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Perceptual decision making: Drift-diffusion model is equivalent to a Bayesian model

MPG-Autoren
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Bitzer,  Sebastian
Department Neurology, MPI for Human Cognitive and Brain Sciences, Max Planck Society;

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Park,  Hame
Department Neurology, MPI for Human Cognitive and Brain Sciences, Max Planck Society;

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Kiebel,  Stefan J.
Department Neurology, MPI for Human Cognitive and Brain Sciences, Max Planck Society;
Biomagnetic Center, Jena University Hospital, Germany;

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Zitation

Bitzer, S., Park, H., Blankenburg, F., & Kiebel, S. J. (2014). Perceptual decision making: Drift-diffusion model is equivalent to a Bayesian model. Frontiers in Human Neuroscience, 8: 102. doi:10.3389/fnhum.2014.00102.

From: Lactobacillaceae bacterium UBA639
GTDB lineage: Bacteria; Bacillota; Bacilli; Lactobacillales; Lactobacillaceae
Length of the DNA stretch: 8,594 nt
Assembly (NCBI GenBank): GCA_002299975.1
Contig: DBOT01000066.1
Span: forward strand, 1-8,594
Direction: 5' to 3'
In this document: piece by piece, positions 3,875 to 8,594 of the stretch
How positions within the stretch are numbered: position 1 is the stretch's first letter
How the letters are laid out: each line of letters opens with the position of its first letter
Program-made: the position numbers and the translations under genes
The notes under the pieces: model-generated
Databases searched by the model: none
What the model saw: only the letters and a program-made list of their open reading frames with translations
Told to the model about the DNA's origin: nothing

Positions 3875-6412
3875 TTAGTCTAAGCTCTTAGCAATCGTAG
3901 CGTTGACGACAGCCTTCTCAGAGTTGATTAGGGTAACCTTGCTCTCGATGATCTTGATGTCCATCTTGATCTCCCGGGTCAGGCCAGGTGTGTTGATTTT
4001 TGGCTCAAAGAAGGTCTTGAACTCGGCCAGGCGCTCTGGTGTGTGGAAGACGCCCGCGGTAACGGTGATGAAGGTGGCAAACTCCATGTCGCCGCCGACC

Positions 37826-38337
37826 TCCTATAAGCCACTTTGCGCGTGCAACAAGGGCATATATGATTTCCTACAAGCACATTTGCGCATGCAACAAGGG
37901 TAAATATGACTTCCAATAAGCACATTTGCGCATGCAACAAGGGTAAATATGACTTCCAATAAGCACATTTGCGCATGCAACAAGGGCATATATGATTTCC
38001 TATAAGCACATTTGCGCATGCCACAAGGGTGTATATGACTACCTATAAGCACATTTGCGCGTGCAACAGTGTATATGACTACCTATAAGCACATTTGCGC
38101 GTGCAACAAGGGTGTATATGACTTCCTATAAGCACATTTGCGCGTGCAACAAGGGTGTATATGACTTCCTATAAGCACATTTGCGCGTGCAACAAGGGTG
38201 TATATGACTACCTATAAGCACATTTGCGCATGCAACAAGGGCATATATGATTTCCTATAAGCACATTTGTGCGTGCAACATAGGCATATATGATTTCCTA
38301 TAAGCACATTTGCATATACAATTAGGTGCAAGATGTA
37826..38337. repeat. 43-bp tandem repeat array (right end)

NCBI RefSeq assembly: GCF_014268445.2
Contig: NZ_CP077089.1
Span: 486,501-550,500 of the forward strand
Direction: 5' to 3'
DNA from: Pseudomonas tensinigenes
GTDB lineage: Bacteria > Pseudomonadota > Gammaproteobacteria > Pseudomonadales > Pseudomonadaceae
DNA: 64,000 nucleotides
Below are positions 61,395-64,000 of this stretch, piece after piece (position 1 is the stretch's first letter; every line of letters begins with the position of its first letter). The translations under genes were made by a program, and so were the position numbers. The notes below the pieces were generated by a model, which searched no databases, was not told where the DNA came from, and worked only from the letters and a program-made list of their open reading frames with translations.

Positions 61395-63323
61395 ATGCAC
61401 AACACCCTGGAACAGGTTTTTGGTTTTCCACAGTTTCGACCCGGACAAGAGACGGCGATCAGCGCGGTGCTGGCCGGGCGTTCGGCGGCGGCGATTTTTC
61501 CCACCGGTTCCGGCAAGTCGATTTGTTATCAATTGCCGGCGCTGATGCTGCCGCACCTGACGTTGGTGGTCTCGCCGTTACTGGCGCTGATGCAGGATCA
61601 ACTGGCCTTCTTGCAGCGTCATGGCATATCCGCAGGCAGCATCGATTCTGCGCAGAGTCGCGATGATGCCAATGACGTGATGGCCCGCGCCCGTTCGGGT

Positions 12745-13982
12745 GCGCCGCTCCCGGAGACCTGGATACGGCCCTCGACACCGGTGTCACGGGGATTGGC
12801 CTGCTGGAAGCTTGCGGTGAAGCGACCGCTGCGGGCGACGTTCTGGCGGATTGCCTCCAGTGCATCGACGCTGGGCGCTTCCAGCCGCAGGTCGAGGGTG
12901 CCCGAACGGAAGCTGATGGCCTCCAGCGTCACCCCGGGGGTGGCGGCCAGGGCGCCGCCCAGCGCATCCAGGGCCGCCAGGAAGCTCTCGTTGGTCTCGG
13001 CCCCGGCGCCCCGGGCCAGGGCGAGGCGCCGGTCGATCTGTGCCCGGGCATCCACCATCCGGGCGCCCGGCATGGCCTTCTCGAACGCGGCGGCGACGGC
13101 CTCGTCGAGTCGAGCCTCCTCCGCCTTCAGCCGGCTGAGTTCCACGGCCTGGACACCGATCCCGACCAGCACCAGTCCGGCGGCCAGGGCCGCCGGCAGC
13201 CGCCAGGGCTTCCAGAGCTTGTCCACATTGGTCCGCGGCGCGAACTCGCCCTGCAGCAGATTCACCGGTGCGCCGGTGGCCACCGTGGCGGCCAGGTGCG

Zitierlink: http://hdl.handle.net/11858/00-001M-0000-0015-825F-5
Zusammenfassung
Behavioral data obtained with perceptual decision making experiments are typically analyzed with the drift-diffusion model. This parsimonious model accumulates noisy pieces of evidence toward a decision bound to explain the accuracy and reaction times of subjects. Recently, Bayesian models have been proposed to explain how the brain extracts information from noisy input as typically presented in perceptual decision making tasks. It has long been known that the drift-diffusion model is tightly linked with such functional Bayesian models but the precise relationship of the two mechanisms was never made explicit. Using a Bayesian model, we derived the equations which relate parameter values between these models. In practice we show that this equivalence is useful when fitting multi-subject data. We further show that the Bayesian model suggests different decision variables which all predict equal responses and discuss how these may be discriminated based on neural correlates of accumulated evidence. In addition, we discuss extensions to the Bayesian model which would be difficult to derive for the drift-diffusion model. We suggest that these and other extensions may be highly useful for deriving new experiments which test novel hypotheses.